Simon Carr: Hunt was left flailing, mastered by Miliband

Sketch: Labour leader used his peculiar – no, his richly individual – voice to good effect

Share
Related Topics

We mustn't miss the ugly duckling moment that happened over last weekend. Who, what, why and how are unknown but one moment the Leader of the Opposition was waddling round Westminster making clacking noises with pondweed on his beak – then whatever it was happened, and on the Marr show he was this rather elegant swan.

Calm, contained, confident and using his peculiar – no, his richly individual – voice to good effect. To emphasise a point he dropped the volume and gentled off the edge of the consonants. It's not easy and it makes those who do the opposite sound shrill.

You may not be as shocked and disappointed as I am because you are decent people. I feel strangely lonely.

There was a media statement on phone hacking given by Jeremy Hunt the Media minister – but Ed Miliband chose to supplant his own media man to stand up at the Dispatch Box to ask the questions. This was asymmetrical – and possibly a little misjudged by our swanlike friend. He shouldn't be seen on the seesaw opposite a duckling like Hunt.

The poor boy – every time Hunt mentioned the Prime Minister Labour yelled "Where is he!" He had no answers to the questions about Andy Coulson and what the Prime Minister had been told about his low-life associations. The charge that a man who had commissioned criminals had been taken into the heart of Downing Street – that is starting to gain momentum. Poor little Hunt was flailing and faltering in such a way that Alan Johnson called him "a monkey". It was ruled in order by the Speaker. Hunt bantered back that he didn't mind being called that because in his wife's country they ate monkeys.

Oh dear, yes, they hold the primates in a vice and eat their living brains. A sight preferable to the one we were witnessing on the floor of the House.

Labour's partisan points may or may not work long term. They are on safer ground with Tom Watson's charge of "institutional criminality" at News International.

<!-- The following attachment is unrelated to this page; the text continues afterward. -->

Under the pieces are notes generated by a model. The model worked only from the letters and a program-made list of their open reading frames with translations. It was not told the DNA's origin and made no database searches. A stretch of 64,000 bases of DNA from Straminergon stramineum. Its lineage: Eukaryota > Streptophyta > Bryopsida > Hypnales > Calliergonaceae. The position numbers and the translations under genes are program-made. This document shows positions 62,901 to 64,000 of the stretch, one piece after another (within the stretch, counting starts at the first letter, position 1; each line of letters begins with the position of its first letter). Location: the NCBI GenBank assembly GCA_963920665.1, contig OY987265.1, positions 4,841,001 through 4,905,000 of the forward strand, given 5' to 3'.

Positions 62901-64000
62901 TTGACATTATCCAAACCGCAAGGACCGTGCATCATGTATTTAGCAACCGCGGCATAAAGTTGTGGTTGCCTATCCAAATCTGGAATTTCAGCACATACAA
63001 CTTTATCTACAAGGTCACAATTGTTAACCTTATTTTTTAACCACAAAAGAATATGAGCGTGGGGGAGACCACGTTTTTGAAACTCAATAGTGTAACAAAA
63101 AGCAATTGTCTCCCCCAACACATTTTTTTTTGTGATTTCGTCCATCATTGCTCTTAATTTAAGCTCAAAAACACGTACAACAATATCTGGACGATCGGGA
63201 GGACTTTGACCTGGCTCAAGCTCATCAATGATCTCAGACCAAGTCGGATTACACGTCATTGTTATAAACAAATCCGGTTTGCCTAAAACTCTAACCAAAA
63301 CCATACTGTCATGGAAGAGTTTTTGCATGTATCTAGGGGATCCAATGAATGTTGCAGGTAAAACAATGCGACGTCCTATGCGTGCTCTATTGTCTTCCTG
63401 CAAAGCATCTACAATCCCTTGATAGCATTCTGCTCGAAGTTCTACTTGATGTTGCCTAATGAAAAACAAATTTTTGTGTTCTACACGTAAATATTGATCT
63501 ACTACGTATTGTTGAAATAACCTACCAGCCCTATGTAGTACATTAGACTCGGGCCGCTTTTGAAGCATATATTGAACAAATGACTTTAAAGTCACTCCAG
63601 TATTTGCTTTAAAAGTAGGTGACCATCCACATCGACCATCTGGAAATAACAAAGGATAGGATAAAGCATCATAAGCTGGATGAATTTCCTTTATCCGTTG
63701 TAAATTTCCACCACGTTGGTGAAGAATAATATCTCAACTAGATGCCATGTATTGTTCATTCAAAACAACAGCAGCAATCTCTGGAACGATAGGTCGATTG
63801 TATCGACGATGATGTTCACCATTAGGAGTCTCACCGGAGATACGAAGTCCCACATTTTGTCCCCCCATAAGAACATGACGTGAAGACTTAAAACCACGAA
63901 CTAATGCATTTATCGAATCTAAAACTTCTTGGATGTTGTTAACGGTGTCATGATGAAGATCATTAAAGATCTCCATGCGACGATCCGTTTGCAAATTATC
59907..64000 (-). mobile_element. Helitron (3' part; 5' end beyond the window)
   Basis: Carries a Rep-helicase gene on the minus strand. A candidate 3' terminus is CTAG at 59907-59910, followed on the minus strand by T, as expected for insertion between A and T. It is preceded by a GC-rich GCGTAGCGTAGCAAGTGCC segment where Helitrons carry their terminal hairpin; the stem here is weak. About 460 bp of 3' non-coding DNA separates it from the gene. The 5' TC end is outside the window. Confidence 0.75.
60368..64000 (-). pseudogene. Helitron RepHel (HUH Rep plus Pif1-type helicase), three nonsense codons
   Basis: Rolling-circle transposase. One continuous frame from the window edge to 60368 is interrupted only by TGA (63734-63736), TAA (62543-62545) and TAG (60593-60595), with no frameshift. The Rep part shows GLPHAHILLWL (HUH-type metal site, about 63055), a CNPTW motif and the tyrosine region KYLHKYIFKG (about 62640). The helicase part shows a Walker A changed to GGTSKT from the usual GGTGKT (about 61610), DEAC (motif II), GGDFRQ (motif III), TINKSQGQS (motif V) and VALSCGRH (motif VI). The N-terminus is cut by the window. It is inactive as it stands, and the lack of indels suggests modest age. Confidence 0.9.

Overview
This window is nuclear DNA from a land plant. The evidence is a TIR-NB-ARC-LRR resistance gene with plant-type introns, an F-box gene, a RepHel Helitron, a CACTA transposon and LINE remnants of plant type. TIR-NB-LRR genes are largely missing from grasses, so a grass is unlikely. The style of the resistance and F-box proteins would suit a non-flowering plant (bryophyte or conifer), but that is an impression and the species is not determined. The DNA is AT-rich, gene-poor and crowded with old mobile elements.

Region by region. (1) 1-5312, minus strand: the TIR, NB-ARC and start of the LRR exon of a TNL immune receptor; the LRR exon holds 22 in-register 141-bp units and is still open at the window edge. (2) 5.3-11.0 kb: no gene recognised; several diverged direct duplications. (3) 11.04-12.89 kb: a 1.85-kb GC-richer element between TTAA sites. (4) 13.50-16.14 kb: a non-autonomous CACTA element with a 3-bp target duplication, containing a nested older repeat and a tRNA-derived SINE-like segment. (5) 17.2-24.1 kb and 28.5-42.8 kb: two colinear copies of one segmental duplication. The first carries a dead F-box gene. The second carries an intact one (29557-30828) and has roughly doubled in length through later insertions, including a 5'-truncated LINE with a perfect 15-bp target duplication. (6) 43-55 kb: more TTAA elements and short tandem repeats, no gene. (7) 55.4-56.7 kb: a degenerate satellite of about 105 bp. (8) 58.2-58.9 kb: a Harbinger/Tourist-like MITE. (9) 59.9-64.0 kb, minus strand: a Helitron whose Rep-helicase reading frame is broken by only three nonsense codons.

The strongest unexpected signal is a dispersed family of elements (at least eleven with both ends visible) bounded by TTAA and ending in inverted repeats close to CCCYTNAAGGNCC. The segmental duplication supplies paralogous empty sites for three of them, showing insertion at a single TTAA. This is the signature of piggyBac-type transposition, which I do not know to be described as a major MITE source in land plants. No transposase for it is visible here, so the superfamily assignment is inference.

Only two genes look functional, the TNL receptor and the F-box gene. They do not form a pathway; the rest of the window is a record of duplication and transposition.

And there is a terrible counter-charge possible, as Tories pointed out. Coulson may be guilty as charged – but Miliband has Tom Baldwin on his staff. As as Lord Ashcroft has written, there is an unrefuted allegation out there involving Baldwin, Class A drugs, and the criminal trespass into Tory party bank accounts. Miliband "accepted assurances" from News International that Baldwin did nothing wrong. But what are these assurances worth, from the "institutionally criminal" organisation that has lied to the police, MPs and to parliament?





React Now

Latest stories from i100
Have you tried new the Independent Digital Edition apps?
iJobs Job Widget
iJobs General

Recruitment Genius: Online Media Sales Trainee

£15000 - £30000 per annum: Recruitment Genius: Now our rapidly expanding and A...

Recruitment Genius: Public House Manager / Management Couples

£15000 - £20000 per annum: Recruitment Genius: Are you passionate about great ...

Recruitment Genius: Production Planner

£20000 - £30000 per annum: Recruitment Genius: This fast growing reinforcing s...

Recruitment Genius: General Factory Operatives

£18000 - £35000 per annum: Recruitment Genius: This fast growing reinforcing s...

Day In a Page

Read Next
 

If I were Prime Minister: Every privatised corner of the NHS would be taken back into public ownership

Philip Pullman
 

Errors & Omissions: Magna Carta, sexing bishops and ministerial aides

John Rentoul